Walter Christaller’s research on regional and rural development planning during World War II Preston, Richard E.
Universität <Berlin, Freie Universität> / Institut für Geographische Wissenschaften
Institut für Geographische Wissenschaften <Berlin, Freie Universität>
Walter Christaller’s research on regional and rural development planning during World War II
The goals of this study were to describe and evaluate Christaller's research on regional
and rural planning during World War II. His research was analyzed by identifying ideas
from his pre-war studies that were basic to his war research, by piecing together
theoretical perspectives from sources from 1940-1945, and by identifying links between
those studies and his research on central places. It was shown that Christaller's research
contributed to plans facilitating German Lebensraum policy and the objectives of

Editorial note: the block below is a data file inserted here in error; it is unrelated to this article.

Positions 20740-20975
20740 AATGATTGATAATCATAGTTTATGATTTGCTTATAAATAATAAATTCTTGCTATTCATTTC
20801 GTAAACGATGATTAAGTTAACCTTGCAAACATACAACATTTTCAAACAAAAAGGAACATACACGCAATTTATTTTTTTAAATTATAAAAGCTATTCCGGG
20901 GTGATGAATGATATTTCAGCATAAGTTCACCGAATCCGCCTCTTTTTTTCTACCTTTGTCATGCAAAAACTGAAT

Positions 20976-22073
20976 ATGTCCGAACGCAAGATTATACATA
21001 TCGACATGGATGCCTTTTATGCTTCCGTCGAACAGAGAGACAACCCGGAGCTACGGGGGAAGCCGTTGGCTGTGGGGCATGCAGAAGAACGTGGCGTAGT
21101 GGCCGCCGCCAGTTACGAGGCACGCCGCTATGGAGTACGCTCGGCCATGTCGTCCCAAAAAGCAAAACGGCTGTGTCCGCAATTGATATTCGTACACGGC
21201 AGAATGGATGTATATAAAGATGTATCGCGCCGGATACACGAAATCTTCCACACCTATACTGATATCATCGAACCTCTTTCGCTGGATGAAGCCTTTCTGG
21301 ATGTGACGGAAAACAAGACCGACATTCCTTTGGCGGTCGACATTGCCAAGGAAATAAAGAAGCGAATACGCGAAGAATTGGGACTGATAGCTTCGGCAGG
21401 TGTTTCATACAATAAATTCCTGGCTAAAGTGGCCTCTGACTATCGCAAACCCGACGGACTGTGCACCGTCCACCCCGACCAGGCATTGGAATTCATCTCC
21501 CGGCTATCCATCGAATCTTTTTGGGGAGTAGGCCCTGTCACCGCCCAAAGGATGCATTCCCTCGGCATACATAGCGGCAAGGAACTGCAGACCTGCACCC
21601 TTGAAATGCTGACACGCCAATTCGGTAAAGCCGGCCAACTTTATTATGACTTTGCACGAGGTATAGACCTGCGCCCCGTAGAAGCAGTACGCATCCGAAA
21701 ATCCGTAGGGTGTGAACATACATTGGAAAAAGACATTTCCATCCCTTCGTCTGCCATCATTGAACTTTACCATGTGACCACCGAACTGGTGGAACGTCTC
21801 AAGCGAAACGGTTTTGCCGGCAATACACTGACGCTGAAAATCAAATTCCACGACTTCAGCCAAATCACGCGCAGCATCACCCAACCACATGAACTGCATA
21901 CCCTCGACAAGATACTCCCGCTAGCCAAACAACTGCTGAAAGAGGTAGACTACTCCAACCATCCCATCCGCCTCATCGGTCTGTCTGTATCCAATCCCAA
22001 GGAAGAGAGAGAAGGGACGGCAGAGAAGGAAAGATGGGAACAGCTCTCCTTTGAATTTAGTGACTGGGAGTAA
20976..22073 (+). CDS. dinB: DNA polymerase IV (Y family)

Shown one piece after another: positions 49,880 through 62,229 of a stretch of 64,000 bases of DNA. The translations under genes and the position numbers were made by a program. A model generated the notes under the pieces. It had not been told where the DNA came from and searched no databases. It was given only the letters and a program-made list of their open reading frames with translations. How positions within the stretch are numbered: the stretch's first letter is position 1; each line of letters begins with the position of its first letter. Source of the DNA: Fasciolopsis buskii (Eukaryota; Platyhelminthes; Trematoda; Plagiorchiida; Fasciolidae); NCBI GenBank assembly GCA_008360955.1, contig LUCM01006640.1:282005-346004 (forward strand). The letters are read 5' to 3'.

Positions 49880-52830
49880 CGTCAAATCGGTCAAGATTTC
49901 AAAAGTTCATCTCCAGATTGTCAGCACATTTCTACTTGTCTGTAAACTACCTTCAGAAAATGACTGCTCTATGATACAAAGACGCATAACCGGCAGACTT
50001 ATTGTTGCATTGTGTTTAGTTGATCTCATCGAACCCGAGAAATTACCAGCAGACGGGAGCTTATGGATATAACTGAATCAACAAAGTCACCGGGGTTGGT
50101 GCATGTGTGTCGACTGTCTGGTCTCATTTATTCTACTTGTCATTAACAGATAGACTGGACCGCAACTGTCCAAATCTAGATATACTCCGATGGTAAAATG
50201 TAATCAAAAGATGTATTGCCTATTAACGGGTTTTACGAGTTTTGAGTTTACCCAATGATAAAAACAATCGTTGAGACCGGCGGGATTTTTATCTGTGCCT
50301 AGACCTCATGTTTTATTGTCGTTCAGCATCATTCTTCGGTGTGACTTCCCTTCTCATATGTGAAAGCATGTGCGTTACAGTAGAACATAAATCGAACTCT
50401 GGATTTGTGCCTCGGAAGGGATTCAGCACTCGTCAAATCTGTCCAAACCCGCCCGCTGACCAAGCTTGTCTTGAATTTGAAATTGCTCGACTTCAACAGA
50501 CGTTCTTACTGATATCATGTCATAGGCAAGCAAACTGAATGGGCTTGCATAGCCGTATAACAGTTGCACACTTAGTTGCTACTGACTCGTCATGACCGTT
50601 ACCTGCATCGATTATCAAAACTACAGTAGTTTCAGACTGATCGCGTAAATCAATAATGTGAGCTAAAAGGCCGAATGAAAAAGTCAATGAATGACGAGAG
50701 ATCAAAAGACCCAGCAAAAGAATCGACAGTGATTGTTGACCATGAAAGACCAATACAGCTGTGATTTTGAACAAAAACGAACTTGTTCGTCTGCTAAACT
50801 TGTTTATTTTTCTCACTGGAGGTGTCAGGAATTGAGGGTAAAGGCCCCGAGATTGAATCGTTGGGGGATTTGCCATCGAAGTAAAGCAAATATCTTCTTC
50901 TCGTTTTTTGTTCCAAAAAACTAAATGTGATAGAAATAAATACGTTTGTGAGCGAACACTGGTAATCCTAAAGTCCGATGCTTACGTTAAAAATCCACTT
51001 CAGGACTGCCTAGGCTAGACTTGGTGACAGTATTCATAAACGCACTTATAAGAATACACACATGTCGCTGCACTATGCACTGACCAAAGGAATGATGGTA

Himmler's Reich Commission for the Strengthening of Germandom, that he built the
conceptual and theoretical frameworks used in his war research on his earlier theories
of central places, administrative regions, and rural settlement change, that he used his
theoretical ideas to confront basic problems in planning and human geography, and
that he offered innovative solutions including (1) generalization of his original theory by
the addition of a mixed hierarchical principle, (2) development of normative systems of
urban-centered administrative-planning regions both for the German Empire and in
more detail for western Poland, (3) development of a model of metropolitan regions,
and (4) development of a settlement system based theory of rural development.
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